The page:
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How do you buy back your life? What does it cost? Time? Effort? Treasure? After making so many mistakes, and after not standing up to the wrongs done against you, how do you make your life sound again, make yourself whole again, imagine a future of worth and accomplishment?

There is a mental game I have often played with myself. In times when I had a lot of work to do, too many chores ahead of me, more perhaps than I felt I could manage, I have imagined myself a prisoner, a convict who is being made to do this work in expiation for heinous crimes. It is work I must do to gain my freedom, to pay for my crimes. What crimes? I don’t know, it’s never thought out that deeply. I don’t imagine that I have stolen money or injured someone or done anything specific. Just the same it makes me feel better as I go about one unending task after another.

I also know this: we all have done things we regret. One of the few tenets of Christian dogma that I agree with is that we are all sinners, and I don’t care how you define the word, whether sin to you is the obvious, like betraying someone you love, or the oddly arcane, like dancing to rock n roll music. Nobody is perfect, and I think the nature of virtue is such that a virtuous person is not someone who never does anything wrong—that person does not exist—but the person who realizes they have done wrong and does something about it.

We do not get imprisoned for our moral indiscretions, our casual betrayals, our personal failings. They are things we must expiate ourselves, reconcile with those affected, and gain a sense of having done the right thing. How do we do this?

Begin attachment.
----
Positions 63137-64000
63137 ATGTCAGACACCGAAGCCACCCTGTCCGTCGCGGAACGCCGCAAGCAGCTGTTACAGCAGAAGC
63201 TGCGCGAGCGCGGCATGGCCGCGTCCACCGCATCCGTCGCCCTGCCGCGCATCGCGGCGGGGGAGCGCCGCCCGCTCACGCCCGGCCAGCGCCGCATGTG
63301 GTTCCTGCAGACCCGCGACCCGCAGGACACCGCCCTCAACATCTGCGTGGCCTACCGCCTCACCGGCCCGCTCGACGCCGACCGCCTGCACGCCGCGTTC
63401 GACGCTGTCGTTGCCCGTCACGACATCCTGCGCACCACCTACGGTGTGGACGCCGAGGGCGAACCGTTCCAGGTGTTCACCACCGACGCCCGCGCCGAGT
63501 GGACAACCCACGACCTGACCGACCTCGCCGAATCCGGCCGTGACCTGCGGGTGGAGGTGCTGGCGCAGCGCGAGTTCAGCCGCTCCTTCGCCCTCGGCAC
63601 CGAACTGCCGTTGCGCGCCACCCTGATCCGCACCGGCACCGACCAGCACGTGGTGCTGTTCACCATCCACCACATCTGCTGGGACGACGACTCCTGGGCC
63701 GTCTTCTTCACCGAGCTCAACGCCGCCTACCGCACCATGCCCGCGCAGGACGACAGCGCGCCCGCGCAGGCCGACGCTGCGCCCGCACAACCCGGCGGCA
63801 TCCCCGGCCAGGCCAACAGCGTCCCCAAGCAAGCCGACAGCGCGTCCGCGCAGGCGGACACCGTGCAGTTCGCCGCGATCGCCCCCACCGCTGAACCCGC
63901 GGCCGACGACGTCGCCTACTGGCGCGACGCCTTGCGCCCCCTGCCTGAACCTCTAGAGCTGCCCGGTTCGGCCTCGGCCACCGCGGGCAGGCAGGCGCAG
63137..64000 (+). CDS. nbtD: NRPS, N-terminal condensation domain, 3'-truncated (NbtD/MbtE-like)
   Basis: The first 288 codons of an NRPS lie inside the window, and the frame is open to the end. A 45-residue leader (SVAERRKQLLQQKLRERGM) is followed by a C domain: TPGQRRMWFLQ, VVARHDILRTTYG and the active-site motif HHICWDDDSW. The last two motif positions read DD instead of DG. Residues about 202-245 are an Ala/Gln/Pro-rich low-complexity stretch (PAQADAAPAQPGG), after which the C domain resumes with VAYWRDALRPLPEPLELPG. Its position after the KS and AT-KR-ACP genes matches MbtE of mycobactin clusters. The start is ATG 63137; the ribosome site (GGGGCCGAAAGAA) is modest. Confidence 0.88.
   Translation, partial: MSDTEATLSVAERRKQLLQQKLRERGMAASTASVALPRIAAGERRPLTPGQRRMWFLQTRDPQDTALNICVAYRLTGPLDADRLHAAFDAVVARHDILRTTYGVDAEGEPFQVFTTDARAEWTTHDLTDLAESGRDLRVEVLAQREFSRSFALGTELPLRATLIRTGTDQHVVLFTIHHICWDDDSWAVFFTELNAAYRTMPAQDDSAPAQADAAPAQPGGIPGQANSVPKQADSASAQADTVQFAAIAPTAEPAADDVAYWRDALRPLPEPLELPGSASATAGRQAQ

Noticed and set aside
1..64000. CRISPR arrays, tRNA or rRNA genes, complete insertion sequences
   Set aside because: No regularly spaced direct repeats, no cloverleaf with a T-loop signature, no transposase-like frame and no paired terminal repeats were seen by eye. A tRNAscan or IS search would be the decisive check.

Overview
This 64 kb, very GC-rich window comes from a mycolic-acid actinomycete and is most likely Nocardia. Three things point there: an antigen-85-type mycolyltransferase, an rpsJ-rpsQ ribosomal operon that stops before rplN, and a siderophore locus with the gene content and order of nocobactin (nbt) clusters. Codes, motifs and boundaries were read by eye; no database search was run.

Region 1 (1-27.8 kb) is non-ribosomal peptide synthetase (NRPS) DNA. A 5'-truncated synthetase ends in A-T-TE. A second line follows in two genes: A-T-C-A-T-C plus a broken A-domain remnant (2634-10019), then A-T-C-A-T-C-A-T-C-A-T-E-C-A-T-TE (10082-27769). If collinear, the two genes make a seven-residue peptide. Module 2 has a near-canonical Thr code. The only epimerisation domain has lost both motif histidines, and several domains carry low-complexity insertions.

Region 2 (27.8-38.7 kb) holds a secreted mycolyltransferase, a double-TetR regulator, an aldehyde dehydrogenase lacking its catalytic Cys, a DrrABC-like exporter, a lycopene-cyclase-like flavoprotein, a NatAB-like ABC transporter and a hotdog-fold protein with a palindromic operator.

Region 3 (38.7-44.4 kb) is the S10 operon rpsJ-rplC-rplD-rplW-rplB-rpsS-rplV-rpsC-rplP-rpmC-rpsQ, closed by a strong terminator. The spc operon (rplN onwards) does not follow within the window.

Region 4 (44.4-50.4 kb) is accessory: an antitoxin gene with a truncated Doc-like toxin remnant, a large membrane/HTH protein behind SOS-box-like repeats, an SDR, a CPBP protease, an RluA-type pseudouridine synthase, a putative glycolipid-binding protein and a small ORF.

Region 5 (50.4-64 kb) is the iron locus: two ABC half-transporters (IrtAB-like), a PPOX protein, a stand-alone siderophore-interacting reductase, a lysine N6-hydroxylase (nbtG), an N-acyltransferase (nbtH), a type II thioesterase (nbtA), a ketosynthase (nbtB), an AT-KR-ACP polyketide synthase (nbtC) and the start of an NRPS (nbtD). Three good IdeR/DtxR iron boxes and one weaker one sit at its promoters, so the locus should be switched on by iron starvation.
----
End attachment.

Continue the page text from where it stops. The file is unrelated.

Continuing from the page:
After lengthy legal proceedings, I am now a single person again. I owe much money. I have a somewhat uncertain future. Am I happier? I hope this does not sound too glibly philosophical, but I believe that ‘happiness’ is an artificial construct, and one of fairly recent vintage in our culture. (For more on the subject, read Happiness: A History, by Darrin McMahon.) There are things that please me on a day-to-day basis, fulfill certain needs, satisfy specific urges, but happy? It’s so hard to tell.

Am I working toward a goal of expiating for sins? Have I done wrong? Of course, every day, in large things and small, I have done wrong, and continue to do so. But I feel like my life is much more my own now, and I have the latitude and the time to get back part of who I was in a better time. Sometimes our mistakes are not about doing wrong to others, but allowing wrong to be done to ourselves.

Autumn is coming on. As I sit writing this in my little flophouse apartment, I am watching leaves cascade off the large tree outside my window. A friend told me yesterday that this is not the autumn, that it’s the effects of a drought-stricken summer. But the day is cool, and I feel autumn in the air: I am entering the seventh season since the life I had known for over twenty years fell apart and left me to think about what sort of a future is in store.

Autumn is the season of reminiscence, of watching earth surrender its beauty to a time of contemplation, stripping away its ephemeral and showy trappings to leave you standing alone thinking. We fight it: we fill autumn with more activities than any other season, and yet the time will come when we must take stock. The tree outside my window will soon be bare.

How do you buy back your life? What does it cost?

 

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